Ernest Withers work has been archived by the Library of Congress and has been slated for the permanent collection of the Smithsonian Institution's in-progress National Museum of African American History and Culture, in Washington, D.C.
Dr. Ernest C. Withers was born in Memphis, Tennessee, to Arthur Withers and Pearl Withers of Marshall County, Mississippi; he had a step-mother known as Mrs. Minnie Withers. Ba Ba [Father] Withers exhibited interest in photography from a young age. He took his first photograph in high school after his sister gave him a camera she received from a classmate. He met his wife Dorothy Curry of Brownsville, Tennessee (they remained married for 66 years), at Manassas High School in Memphis, Tennessee.
During World War II he received training at the Army School of Photography. After the war, Withers served as one of Memphis' first African-American police officers.
Dr. Withers and his wife Dorothy had eight children together (seven boys and one girl, Rosalind Withers). He also had a second daughter from Memphis, Tennessee named Frances Williams. All of his sons accompanied him as apprentice photographers at different points in his career, including Ernest, Jr., Perry O., Clarence (Joshua), E., Wendell J., Dedrick (Teddy) J., Dyral L., and Andrew (Rome). His business was called Withers Photography Studio.
Dr. Withers enjoyed traveling, visiting family members and entertaining guest at his home including Brock Peters, Jim Kelly, Eartha Kitt, Alex Haley, Ivan van Sertima, Stokley Carmichael (Kwame Ture), and many others in the entertainment world and black consciousness movement. He attended Gospel Temple Baptist Church in Memphis, Tennessee. He was also an all-round (high-school to professional) sports enthusiast.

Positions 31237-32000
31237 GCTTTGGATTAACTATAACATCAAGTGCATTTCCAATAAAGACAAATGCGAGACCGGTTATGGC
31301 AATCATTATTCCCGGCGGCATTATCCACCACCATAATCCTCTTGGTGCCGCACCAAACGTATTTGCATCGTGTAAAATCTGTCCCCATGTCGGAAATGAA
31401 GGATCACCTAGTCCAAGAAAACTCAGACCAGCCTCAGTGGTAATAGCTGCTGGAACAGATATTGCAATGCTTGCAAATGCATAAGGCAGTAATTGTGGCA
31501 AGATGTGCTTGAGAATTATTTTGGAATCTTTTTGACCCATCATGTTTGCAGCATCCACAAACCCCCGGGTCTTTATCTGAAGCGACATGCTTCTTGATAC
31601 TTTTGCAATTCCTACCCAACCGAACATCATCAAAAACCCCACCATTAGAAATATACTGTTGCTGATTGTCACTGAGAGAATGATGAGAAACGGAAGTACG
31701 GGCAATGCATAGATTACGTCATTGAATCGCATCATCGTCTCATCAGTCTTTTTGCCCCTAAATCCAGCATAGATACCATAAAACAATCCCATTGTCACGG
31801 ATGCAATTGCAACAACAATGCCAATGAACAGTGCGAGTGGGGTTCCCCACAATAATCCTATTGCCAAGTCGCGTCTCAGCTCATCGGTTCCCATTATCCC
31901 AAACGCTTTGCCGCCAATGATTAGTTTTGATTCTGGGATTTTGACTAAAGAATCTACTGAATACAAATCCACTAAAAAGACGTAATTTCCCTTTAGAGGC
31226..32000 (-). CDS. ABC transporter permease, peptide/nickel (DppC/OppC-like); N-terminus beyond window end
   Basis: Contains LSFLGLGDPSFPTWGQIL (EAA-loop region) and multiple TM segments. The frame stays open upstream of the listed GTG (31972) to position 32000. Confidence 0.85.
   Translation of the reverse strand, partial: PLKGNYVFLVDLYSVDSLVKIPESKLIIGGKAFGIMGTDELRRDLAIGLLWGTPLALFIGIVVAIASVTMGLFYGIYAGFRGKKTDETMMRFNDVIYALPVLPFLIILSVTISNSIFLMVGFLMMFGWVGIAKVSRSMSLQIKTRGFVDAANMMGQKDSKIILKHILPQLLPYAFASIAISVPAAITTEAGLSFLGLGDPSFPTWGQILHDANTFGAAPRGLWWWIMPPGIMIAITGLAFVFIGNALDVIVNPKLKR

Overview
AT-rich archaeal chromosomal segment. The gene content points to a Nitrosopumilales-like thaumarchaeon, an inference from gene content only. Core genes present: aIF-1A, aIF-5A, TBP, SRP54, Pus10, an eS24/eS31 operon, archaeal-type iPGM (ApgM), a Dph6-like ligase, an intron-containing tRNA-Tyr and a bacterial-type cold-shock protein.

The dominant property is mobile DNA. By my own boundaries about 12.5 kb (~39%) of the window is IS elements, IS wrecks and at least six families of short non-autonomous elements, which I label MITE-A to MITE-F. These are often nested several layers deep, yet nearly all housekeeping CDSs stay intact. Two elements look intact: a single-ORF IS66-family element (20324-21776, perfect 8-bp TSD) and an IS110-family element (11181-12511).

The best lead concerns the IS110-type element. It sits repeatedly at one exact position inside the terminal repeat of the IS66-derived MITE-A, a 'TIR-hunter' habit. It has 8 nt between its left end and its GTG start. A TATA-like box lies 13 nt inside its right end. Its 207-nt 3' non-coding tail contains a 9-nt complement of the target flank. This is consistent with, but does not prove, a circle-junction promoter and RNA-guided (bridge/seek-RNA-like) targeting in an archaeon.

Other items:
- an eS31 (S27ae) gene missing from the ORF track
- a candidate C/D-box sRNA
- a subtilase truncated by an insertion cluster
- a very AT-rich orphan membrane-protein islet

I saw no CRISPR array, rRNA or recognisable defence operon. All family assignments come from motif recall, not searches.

Withers was active for approximately 60 years, with his most noted work being the images captured of the Civil Rights Movement.
He traveled with Dr. Martin Luther King Jr. during his public life. Withers' coverage of the Emmett Till murder trial brought national attention to the racial violence taking place during the 1950s in Mississippi, among other places. Withers appeared in a TV documentary about the murdered 14-year-old entitled The American Experience: The Murder of Emmett Till.
Withers served as official photographer for Stax Records for 20 years.
Between 1 million and 5 million images are estimated to have been taken during Withers' career, with current efforts in progress for preservation and digitization.
In 2007 Dr. Withers died from the complications of a stroke in his hometown of Memphis.
In 2013, the FBI released documents relating to Ernest Withers in response to a Freedom of Information Act (FOIA) request by a Memphis newspaper, The Commercial Appeal.
The documents begin in 1946 with the FBI investigating Withers as a possible communist, as he was a member of the United Negro Allied Veterans of America (UNAVA) after serving in World War II, and the group was thought to have communist ties. In a document dated 1948, an FBI informant who served in the military with Withers reported that he knew Withers to have "highly reliable and excellent character, particularly with reference to loyalty and patriotism to the United States", in response to the suspicion of communism.